How we’re fixing Michigan’s infrastructure
For Michigan to have a robust economy, healthy communities, and a clean environment, we must take action to improve Michigan’s infrastructure.
We need safe and reliable roads and bridges so that we can travel to work and take our kids to schools. We need safe and reliable drinking water systems so that our families can have clean water. We need safe and reliable energy and communications so that we can power our homes and conduct business. We need safe and reliable wastewater and storm water systems to protect our communities against flooding and help keep raw sewage from entering Michigan’s lakes, rivers, and streams.
Now is the time to come together and develop a vision for a holistic and sustainable infrastructure system. Michigan can be a national leader in creating a 21st century infrastructure system, but we all have a part in helping to develop solutions.
Many of our state’s infrastructure systems were built 50 to 100 years ago and have long exceeded their functional lives. For too long, Michigan’s infrastructure challenges went ignored and the results speak for themselves:
■In two separate statewide polls released in April, Michigan residents and voters said fixing our infrastructure is the top or second most important issue facing the state.
■On a scale of “A” for best and “E” for worst, Michigan’s infrastructure received a “D” grade on the American Society of Civil Engineers’ most recent report card on state infrastructures.
■State and local leaders continue to work on solutions to the Flint water crisis, which in part is a result of the city’s aging lead water lines. Efforts are underway with state support to replace the lead service lines to thousands of homes.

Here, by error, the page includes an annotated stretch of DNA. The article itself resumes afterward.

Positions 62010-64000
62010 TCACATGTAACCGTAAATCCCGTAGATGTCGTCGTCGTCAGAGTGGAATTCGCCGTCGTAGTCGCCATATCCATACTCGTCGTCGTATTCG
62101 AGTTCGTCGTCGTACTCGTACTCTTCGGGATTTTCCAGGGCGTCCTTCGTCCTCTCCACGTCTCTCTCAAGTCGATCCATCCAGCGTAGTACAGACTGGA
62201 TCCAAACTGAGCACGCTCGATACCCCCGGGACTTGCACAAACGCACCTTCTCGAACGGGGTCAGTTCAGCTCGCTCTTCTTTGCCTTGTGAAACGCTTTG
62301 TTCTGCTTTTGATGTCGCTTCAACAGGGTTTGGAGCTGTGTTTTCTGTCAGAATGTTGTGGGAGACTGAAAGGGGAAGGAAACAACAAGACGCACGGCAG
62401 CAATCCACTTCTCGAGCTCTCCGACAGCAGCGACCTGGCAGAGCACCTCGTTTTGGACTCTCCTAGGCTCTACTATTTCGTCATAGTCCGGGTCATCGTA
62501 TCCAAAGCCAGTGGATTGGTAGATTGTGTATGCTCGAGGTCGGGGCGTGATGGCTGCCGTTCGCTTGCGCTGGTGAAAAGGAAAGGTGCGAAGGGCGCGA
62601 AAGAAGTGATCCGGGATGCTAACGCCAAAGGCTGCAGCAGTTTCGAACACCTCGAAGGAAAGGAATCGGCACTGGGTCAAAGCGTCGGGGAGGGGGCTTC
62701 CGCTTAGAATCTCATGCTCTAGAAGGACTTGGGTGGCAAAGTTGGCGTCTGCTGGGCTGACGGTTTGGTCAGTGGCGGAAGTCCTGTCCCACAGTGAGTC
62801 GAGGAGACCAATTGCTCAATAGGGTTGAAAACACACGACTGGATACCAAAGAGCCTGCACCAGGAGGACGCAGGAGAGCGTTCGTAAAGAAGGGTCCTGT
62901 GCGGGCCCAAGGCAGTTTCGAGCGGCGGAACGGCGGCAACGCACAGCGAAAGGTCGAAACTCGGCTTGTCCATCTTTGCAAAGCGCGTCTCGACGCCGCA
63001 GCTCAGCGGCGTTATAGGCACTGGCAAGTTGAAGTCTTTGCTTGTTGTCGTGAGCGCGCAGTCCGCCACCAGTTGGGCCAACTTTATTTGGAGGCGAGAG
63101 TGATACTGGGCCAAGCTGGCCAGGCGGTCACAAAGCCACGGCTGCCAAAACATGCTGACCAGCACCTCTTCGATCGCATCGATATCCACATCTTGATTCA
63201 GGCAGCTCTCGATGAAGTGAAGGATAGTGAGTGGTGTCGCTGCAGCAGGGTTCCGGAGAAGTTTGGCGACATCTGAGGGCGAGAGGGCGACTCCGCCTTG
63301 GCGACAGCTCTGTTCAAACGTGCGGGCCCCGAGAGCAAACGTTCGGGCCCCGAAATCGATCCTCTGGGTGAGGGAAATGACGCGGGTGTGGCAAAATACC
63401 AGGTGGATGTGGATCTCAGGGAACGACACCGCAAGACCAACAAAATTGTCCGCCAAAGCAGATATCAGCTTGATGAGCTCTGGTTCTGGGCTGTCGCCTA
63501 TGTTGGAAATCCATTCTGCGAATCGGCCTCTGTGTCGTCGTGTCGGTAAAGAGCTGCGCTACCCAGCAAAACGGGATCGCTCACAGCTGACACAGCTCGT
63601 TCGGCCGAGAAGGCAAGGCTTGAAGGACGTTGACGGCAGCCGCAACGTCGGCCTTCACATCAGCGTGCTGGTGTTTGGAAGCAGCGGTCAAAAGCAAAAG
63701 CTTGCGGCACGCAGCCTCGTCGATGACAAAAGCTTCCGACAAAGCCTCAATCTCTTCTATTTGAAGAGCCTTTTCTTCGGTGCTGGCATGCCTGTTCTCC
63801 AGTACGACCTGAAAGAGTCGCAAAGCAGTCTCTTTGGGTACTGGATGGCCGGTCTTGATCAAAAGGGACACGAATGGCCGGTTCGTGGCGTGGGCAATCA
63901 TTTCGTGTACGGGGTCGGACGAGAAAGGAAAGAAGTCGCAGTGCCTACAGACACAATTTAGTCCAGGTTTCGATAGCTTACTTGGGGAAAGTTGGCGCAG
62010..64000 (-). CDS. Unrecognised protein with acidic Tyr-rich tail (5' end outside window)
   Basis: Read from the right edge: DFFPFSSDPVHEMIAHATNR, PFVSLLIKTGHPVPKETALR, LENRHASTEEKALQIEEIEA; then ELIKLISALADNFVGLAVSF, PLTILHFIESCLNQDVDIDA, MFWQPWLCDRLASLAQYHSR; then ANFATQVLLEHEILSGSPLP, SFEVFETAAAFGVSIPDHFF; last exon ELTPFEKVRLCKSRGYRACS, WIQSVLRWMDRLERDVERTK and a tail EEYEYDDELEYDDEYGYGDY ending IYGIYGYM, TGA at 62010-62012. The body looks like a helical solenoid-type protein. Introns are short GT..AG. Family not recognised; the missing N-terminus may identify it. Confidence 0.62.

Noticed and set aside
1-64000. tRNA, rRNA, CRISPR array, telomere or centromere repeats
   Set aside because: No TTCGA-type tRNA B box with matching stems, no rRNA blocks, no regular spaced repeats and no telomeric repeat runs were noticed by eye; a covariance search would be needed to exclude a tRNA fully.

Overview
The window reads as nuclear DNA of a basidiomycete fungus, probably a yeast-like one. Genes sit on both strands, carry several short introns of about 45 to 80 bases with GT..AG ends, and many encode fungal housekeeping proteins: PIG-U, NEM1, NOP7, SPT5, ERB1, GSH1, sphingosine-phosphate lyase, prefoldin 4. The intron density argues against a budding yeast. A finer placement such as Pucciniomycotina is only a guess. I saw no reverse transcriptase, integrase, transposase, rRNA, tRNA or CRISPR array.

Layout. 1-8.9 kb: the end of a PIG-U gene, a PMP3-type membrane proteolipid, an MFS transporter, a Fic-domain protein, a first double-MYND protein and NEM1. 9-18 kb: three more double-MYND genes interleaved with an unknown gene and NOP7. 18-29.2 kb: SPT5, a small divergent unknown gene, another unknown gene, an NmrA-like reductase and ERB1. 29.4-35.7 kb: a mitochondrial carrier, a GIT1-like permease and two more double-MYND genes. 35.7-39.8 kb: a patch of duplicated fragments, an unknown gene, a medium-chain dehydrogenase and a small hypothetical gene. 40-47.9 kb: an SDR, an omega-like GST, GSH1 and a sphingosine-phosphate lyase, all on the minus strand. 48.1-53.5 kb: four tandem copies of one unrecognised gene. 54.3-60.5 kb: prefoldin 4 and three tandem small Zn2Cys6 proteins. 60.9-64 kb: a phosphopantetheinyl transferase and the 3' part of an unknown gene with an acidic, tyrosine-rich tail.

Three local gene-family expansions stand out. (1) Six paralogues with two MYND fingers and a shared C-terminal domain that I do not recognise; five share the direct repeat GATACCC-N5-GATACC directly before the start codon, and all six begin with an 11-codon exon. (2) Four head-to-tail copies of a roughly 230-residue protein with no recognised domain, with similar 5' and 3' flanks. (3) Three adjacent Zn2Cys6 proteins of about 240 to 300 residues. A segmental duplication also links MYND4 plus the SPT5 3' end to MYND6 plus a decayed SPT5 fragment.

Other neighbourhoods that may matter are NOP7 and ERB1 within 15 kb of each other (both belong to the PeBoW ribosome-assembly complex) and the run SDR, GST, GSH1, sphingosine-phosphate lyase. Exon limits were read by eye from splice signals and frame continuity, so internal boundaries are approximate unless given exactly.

■A new report this month from TRIP — a national transportation research group — finds 37 percent of Michigan’s major roads are in poor condition and 27 percent of our bridges are structurally deficient or functionally obsolete.
Michigan has 1,390 community drinking water systems, 1,080 wastewater treatment systems, 619 agencies that own and operate 120,000 miles of public roads, 437 telecommunications providers, 231 electric power plants and 5,735 miles of lines, and approximately 55,000 miles of natural gas distribution main and over 3.2 million service lines
Michigan’s 21st Century Infrastructure Commission is reviewing the best practices from around the world to recommend innovative solutions that can improve the maintenance, building, and funding options for Michigan’s entire infrastructure system. Our goal is to provide a guide for reliable, safe and affordable investments in infrastructure that will ensure the vitality and well-being of Michigan’s citizens and economy for the next 50 years.
Evan Weiner is chief operating officer and executive vice president of Edw. C. Levy Co. and chairs Michigan’s 21st Century Infrastructure Commission.
Share your ideas
The commission looks forward to submitting its report to share with the governor, legislature, and the public Nov.30. Visit Miinfrastructurecommission.com to share your ideas